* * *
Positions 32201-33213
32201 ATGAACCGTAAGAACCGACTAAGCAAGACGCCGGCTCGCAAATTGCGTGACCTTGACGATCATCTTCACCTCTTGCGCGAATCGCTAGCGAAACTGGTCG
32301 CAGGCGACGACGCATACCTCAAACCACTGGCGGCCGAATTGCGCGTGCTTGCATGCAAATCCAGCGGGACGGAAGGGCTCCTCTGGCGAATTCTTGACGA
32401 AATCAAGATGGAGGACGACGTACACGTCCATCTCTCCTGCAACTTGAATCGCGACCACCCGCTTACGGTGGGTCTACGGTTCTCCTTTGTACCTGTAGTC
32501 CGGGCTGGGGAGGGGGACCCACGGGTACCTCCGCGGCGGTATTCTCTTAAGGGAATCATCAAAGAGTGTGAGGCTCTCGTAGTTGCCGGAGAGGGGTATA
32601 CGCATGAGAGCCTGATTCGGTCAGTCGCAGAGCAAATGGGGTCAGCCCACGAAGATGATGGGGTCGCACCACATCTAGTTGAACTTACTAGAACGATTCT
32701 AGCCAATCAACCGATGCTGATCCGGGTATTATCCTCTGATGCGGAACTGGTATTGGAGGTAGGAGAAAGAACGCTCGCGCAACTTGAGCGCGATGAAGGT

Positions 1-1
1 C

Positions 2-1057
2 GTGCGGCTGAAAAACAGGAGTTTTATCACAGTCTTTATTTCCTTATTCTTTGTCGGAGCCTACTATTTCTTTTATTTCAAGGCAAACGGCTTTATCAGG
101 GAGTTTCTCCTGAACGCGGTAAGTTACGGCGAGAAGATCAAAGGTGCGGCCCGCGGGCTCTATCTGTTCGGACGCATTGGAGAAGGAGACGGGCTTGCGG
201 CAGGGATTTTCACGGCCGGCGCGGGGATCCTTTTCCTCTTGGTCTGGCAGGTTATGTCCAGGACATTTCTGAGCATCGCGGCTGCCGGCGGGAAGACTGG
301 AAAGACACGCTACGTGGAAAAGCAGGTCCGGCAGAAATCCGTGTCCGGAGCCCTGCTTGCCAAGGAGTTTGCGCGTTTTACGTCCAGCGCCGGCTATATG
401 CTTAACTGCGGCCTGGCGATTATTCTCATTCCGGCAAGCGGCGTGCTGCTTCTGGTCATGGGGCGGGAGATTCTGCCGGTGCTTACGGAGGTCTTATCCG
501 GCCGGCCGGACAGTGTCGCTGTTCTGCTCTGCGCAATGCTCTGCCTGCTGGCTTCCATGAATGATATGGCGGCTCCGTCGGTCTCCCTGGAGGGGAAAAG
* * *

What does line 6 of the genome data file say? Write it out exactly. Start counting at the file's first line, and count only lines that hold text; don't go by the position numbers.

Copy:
32601 CGCATGAGAGCCTGATTCGGTCAGTCGCAGAGCAAATGGGGTCAGCCCACGAAGATGATGGGGTCGCACCACATCTAGTTGAACTTACTAGAACGATTCT